How about Nigeria, at home, in its last five games? Nigeria has won four of those with a draw against Egypt. Again, not particularly impressive when one realizes that the wins came against none of the highly ranked African teams nor was any of those wins a blow out of the opponent.

So what gives? My answer is that similar to the previous three measures, this fourth measure will not do much for us because there have been major changes for both teams in the last few days and months. For Nigeria, the arrival of a new coach in Gernot Rohr has the team playing with a new belief signaled by an important 2-1 away win in Zambia. For Algeria, a poor home result (1-1) against Cameroon led to resignation of Coach Rejavac and appointment of Leekens who's first game will be in Uyo. Advantage? Nigeria.

The Plausible Psychological Challenges
So how about the tactical battle? Sure, tactics will matter and Leekens is likely going to focus on a defensive strategy with an eye on quick counters in search of three points or at worst a point. However, Algeria has not been a team to do this in recent times and this was partly reason for the ouster of Rejavac who called for a more disciplined approach. Nigeria, of course, would attack but under a cautionary approach, particularly in funneling the dangerous Algerian wide players to the middle where Nigeria has a reliable central defense and solid defensive midfielders. 

However, this game will hardly be decided by tactical maneuvers. The decision will come from the psychological state of both teams at various critical moments of the game. Presently, Algeria has a significant amount of self-doubt, while Nigeria come in with a nice dose of self-belief. However, neither of those psychological outlooks last eternally. They will be dynamic and would likely switch around the further the game goes on without Nigeria establishing a lead or with Algeria going ahead. Therefore, Nigeria's best bet is to score within the opening hour of the game and not to concede within that period. With the home crowd in play, Nigeria has the advantage.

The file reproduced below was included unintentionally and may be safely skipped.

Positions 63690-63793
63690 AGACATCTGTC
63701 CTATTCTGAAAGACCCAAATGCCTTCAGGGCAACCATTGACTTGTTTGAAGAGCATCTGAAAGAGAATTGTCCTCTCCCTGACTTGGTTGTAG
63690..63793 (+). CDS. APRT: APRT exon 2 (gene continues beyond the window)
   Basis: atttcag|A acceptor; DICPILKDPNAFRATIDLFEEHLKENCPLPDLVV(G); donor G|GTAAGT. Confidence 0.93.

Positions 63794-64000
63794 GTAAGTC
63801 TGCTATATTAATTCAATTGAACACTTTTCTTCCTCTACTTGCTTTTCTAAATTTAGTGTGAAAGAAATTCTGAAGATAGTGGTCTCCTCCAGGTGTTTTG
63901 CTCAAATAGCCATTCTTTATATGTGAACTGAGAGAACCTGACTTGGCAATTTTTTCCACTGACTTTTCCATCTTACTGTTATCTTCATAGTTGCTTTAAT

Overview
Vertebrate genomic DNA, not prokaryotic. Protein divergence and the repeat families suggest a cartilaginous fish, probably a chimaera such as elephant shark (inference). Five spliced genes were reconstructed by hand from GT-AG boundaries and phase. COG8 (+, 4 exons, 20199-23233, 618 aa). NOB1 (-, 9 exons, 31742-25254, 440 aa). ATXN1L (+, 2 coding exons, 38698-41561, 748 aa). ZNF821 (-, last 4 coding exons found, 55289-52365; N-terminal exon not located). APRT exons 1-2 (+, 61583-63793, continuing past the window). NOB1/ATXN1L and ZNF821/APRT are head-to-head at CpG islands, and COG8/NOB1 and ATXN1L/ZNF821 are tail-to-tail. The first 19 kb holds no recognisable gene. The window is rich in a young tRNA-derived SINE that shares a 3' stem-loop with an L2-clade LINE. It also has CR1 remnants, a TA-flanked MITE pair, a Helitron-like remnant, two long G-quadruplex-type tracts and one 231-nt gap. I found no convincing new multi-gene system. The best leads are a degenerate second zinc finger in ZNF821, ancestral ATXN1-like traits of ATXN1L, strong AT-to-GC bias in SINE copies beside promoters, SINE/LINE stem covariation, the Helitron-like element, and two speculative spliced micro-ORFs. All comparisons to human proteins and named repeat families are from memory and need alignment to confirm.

Importantly, the psychological challenge is not only going to be decided by game moments and time towards goal. For individual players, there will be challenges particularly for Echiejile at left back and whoever Nigeria puts at right back. Echiejile must receive support against Mahyrez and have the ability to force him to the middle. His success in doing so early will be a bonus for Nigeria. The same issues occur for Nigeria's right back. Inability to force Algerian wide players to cut in to the middle will make crosses available and Algeria has proven deadly in the air with headers at goal.

Nigeria's early domination, which has a high probability of occurrence based on the psychological state of the two teams will be dictated through the middle and the confidence of the midfielders. With that and a lead within the opening hour, Nigeria will be on its way to three points. That is what the November 12 battle will be about. A battle of the mind and confidence.